By Srishti Sarraf
Indian society has been patriarchal from its very inception giving rise to gender inequality as its root product. Among all other forms of gender inequalities, the instance of sexual harassment is the ugliest as they don’t just show the social backwardness and frivolous thinking but also affect sufferers’ physical and mental health; destroy their confidence hampering their psyche and reputation along with leaving a forever horrible mark. Undoubtedly, the hassle of women’s sexual harassment is not of a recent origin and has ever existed in society and with women stepping into formal professional space, the issue taking the shape of workplace sexual harassment entered there as well. The reports suggest that on average nearly 81 per cent of females have experienced some sort of sexual harassment and three-quarters among them were harassed in the capacity of an employee by someone senior to them.
Unveiling The Causes Behind Workplace Sexual Harassment
A large body of research suggests that workplace sexual harassment is a consequence of power differentials. It is not primarily a result of physical access rather a mirror reflecting male power over women. Many analysts argue that it is a tool used as an equaliser against women in power, rather than instigated by sexual desire. It is a way for men to dominate and control women, who are seen as non-conformists and have risen to positions that have been traditionally occupied by men. It is even argued that sexual harassment as an act is deeply embedded within organisational practices and policies and thus needs to be examined within the specific context and women employees with tentative tenure, economic vulnerability, or those who are self-directed are inclined to experience sexual harassment.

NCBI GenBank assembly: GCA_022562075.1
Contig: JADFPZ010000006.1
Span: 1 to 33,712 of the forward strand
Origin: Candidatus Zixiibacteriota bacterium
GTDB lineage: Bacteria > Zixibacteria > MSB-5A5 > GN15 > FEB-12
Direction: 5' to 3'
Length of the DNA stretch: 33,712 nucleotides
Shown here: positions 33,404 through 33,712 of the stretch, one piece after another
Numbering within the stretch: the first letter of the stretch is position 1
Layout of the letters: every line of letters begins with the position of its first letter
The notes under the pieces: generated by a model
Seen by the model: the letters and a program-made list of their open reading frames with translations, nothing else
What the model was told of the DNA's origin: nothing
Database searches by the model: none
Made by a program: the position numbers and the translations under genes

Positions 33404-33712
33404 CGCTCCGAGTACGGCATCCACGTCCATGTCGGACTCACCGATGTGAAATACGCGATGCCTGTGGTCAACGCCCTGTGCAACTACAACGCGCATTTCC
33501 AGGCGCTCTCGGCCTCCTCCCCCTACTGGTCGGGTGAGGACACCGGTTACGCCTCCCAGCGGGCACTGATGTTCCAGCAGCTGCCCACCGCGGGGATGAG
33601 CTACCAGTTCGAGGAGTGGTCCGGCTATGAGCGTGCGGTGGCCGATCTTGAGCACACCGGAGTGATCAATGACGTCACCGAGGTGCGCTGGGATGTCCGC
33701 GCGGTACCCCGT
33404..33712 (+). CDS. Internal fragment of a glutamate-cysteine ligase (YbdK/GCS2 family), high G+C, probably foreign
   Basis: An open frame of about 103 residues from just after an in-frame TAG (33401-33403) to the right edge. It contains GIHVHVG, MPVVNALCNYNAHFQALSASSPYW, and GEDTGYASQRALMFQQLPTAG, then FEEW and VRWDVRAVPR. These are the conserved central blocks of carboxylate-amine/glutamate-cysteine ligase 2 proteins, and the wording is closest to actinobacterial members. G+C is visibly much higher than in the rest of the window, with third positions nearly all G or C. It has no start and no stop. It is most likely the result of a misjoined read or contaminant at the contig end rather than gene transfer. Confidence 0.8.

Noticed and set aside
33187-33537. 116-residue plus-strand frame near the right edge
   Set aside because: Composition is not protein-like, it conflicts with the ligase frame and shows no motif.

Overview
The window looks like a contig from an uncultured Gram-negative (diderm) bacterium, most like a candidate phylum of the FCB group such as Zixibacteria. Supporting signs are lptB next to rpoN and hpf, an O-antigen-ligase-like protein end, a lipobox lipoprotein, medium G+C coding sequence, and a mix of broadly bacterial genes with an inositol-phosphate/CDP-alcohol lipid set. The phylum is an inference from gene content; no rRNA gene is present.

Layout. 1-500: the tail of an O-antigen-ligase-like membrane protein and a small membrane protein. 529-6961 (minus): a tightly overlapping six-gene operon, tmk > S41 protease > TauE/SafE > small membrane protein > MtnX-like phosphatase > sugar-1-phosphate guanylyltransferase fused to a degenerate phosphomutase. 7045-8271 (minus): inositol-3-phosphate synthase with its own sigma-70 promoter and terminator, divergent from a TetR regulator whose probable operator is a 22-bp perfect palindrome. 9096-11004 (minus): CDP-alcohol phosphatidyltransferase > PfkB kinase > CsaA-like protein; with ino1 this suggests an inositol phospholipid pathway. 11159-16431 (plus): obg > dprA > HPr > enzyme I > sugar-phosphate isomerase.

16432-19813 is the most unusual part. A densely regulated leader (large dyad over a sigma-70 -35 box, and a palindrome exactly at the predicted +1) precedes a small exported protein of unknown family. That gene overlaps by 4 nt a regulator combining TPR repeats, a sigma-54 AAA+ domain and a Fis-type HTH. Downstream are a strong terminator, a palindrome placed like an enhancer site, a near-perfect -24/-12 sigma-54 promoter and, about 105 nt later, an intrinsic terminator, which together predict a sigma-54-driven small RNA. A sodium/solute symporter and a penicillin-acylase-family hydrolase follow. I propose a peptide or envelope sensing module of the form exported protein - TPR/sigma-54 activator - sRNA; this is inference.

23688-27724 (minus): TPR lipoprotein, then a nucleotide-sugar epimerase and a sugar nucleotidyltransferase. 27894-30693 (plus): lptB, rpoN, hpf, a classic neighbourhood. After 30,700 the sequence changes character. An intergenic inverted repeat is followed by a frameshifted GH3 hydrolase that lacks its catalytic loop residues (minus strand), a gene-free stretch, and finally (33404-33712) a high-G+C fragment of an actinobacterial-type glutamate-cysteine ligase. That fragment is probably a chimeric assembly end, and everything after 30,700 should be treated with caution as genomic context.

Unfortunately, despite earlier notoriously famous “the butt-slapping case” and other unreported incidents, it was only in 1997 when the Hon’ble Apex Court of India in the landmark judgment of Vishaka v. the State of Rajasthan considered the matter and recorded the instance as a clear breach of the right to equality and dignity. The Court went on to formulate legally binding guidelines as a helpful redressal mechanism established for safeguarding the said rights, popularly known as “Vishaka Guidelines”. This step was taken taking into account the fact that then-existing laws in India (penal and civil) were not sufficient to bestow special armour to women from sexual harassment in the workplace and that the ratification of a new enactment will require substantial time. These guidelines were in operation for almost thirteen years before being turned into well comprehensive legislation. Hopefully, at present, the country has full-fledged dedicated legislation in this regard, namely Sexual Harassment of Women at Workplace (Prevention, Prohibition and Redressal) Act, 2013.
Crucial Definitions under the Act, 2013
sexual harassment: Sub-clause ii, iii, iv and v of section 2(n) which deals with the expressed or implied unwelcome acts or behaviour demanding or requesting sexual favours, making sexually coloured remarks, showing pornography and any other unwelcome verbal or non-verbal conduct of sexual nature, respectively, confirms that any “unwelcoming behaviour” can be construed as sexual harassment. In Apparel Export Promotion Council v. A.K. Chopra, the Judiciary had affirmed that “any act or gesture that intends for or has the appearance of modesty, whether explicitly or impliedly point toward or has the potential to affront the modesty of a female employee must fall under the broad definition of sexual harassment.” For instance, even “incessantly messaging an employee on her handset with unsuitable kinds of stuff, against her will, is Sexual Harassment inside the connotation of the Act.” Notably, the “intention” of the accused is immaterial for an act to be considered as sexual harassment.